Twilight of the God

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03 Apr 2019 | 07:01 PM
authorCricketcom Staff

Twilight of the God

Bhuvaneshwar Kumar is one of the best death-overs bowlers in the world. We know this. Or do we?

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Sunrisers Hyderabad played its first game of the 2019 IPL season, against Kolkata Knight Riders, on March 24. Batting first at the Eden Gardens, SRH put on a creditable 181/3.

 

In response, KKR got to 148/3 at the end of 18, needing 34 runs off 12 balls. Bhuvaneshwar Kumar, who had got his yorkers firing in the 17th over, which went for a mere seven runs, took the ball for the crucial 19th – and went for 4-6-4-0-6-1. The over yielded 21 runs; the ask was reduced to 13 off the last six, and KKR was firmly in the box seat.

 

An aberration, the commentators said -- Bhuvi having a rare off day; it happens to the best.

 

SRH’s next match was against Rajasthan Royals, who batted first. Kumar bowled the 18th over, to Sanju Samson, and went 6-4-4-2-4-4, a total of 24 runs. He then bowled the 20th, and went 4-1-4-2-2wides-4-4. The famed SRH attack went for a total of 76 runs off the last five overs; Bhuvi contributed 43 of those in just twelve balls.

 

Against Rajasthan Royals, Kumar bowled before the death; his over, the 13th,  went for 11. He did not bowl again in the innings, preferring not to complete his quota and ending with 3-0-25-0.

 

Across three games this season, Kumar thus has bowled three death overs; those 18 balls have gone for a total of 76 runs including 10 fours and two sixes.

 

Slow start to the season? Or an early indication that one of India’s premier death overs specialists is struggling? A few datasets help shed some light.

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In three matches in the 2019 season, Kumar is yet to take a wicket. Consider his record, in the graph above: At his peak, in the 2016 season, he was striking at the rate of a wicket once every 21.6 deliveries. Last year, it was one in 52 deliveries. This year, he is still waiting for his first victim.


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Again, the graph is self-explanatory, and startling. Kumar used to go at 8.05 runs per over at the death – which is brilliant, in context of the nature of the shortest form of the game. That was at his peak. In 2018, that economy rate had escalated to 10.15 – still decent, but not eye-opening. This season thus far, Kumar is going at 18 RPO and the only word for that is, disastrous.

 

Now put both data points together. The value of a death bowler is the ability to send down tight overs that are difficult to score of; that leads to pressure, and the pressure in turn leads to wickets. As things stand, both these vital measures are trending in the wrong direction. So where lies the problem?


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The first clue to where Kumar’s performance is suffering lies in his speeds. He started out rated as a medium pacer, but by dint of working on his mechanics, he moved up the ranks into the ‘quick’ category, capable by 2017 of averaging in the 140+ range, and hitting speeds of up to 145k when he needed to. That fell, sharply, in 2018 – and injuries and time off from the top echelons since the last IPL game clearly haven’t helped.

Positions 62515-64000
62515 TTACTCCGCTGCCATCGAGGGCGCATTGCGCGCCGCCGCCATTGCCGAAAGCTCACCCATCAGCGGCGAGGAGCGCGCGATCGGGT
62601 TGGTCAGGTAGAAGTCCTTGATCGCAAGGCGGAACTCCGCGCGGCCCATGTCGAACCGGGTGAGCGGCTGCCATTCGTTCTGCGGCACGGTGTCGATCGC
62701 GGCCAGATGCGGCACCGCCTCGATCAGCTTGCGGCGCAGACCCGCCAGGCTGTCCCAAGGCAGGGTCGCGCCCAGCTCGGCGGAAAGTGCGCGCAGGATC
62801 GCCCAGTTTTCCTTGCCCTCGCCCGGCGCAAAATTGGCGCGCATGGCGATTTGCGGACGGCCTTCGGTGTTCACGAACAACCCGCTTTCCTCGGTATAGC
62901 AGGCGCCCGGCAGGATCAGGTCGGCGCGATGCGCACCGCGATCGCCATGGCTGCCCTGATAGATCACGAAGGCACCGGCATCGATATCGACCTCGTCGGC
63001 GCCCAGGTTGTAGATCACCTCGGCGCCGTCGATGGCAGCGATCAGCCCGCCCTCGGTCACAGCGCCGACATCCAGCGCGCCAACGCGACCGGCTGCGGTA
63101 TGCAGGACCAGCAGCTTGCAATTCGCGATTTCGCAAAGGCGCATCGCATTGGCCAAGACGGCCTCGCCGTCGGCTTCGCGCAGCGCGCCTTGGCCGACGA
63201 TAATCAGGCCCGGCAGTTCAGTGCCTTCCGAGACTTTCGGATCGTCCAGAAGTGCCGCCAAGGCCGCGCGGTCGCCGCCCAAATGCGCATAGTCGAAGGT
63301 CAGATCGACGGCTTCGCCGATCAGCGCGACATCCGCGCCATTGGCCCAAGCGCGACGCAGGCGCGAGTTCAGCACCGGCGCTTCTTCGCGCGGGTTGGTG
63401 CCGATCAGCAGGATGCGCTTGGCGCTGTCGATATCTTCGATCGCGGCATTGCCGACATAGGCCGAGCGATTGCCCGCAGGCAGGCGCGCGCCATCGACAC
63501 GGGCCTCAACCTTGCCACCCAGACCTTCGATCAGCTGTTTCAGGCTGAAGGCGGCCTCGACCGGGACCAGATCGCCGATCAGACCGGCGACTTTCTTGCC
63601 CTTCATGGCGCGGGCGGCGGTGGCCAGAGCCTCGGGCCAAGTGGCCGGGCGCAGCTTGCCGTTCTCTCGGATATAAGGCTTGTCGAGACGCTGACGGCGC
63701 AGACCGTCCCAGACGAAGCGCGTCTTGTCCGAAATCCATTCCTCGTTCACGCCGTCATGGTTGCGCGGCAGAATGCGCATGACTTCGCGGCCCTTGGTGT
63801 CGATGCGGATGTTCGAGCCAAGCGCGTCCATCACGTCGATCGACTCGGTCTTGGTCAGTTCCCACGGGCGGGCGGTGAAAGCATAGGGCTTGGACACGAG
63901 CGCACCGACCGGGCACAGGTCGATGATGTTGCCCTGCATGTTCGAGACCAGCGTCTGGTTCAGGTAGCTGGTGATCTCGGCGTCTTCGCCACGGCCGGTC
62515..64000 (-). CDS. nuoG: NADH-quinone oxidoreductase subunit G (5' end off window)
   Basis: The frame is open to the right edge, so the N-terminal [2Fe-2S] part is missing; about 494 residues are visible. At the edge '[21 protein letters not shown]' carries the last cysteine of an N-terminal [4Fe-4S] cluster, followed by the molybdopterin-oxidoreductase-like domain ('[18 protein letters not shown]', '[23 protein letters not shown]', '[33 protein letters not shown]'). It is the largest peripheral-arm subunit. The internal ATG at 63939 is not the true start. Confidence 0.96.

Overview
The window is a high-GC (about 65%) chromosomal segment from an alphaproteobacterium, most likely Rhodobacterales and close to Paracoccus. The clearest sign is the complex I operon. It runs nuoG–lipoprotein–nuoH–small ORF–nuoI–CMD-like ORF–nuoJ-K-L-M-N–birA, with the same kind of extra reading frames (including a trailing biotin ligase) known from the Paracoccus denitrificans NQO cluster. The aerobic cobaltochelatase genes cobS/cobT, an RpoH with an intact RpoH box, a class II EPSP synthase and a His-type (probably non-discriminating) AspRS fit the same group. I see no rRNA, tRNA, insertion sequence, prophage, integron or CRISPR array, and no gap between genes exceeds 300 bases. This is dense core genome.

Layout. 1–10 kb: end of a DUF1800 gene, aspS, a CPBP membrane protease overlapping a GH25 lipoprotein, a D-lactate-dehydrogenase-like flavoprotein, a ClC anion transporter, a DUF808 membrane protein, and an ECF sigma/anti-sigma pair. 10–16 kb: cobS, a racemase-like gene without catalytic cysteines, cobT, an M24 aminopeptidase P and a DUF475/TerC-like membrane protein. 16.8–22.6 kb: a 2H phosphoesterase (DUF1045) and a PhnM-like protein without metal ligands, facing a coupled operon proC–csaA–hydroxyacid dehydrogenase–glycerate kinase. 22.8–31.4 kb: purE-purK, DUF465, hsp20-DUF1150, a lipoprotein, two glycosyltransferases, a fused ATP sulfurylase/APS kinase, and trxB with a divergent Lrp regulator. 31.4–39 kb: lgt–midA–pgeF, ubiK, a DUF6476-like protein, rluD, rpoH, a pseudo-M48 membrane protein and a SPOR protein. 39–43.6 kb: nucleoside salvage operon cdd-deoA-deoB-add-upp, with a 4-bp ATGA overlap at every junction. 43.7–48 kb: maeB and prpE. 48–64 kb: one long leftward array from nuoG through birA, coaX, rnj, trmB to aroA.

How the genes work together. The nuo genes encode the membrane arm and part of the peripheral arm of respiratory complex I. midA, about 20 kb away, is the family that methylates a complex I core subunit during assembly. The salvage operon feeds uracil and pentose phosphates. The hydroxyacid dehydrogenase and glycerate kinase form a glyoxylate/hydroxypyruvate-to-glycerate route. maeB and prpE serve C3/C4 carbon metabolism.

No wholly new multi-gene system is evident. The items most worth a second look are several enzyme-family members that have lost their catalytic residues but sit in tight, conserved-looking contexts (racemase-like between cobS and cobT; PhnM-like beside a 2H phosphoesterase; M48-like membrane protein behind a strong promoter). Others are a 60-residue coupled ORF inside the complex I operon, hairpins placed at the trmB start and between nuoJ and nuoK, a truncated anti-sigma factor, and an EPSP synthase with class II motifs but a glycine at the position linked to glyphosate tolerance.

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One reason Bhuvi, like the other great death bowlers, was so effective was the ability to bowl the perfectly disguised, perfectly timed slower ball.

 

The thing with slower balls though is, it works when your overall pace is on the high side. Thus, a slower ball coming on the back of two 140+ deliveries causes the batsman to mistime, to mishit.

 

A related aspect, that cannot however be quantified by available data at this point, is this: It was not just the speed, and the length, that made Kumar so deadly dangerous; it was that coupled with these two factors was the third – the ability to move the ball sharply, both in the air and off the wicket. This meant that invariably, batsmen ended up playing the wrong line; it opened up the edges and made wickets all the more possible. Noticeably, in the three games in this season, that ability to move the ball seems to have deserted

 

Data quantifies what is going wrong with Bhuvaneshwar Kumar – but only the bowler himself, and his coach, can tell you what the root cause is. An imperfectly healed injury? A change in action that has impacted on peak performance? Or just the wear and tear associated with playing at the highest level since he made his India debut, back in December 25, in a T20 against Pakistan in Bangalore?

 

We can only speculate, but there is this: On identifying the cause of Kumar’s visible decline, and reversing it at the earliest possible, depend a large part of India’s bowling hopes in the upcoming World Cup, where the death overs pairing of Jasprit Bumrah and Bhuvi Kumar firing on all cylinders is the fan’s dream.

 

Credits:

 

Data: Shashi Agarwal

Graphics: Arun Shankar

Video: Chandra Shekhar

Clips courtesy ANI

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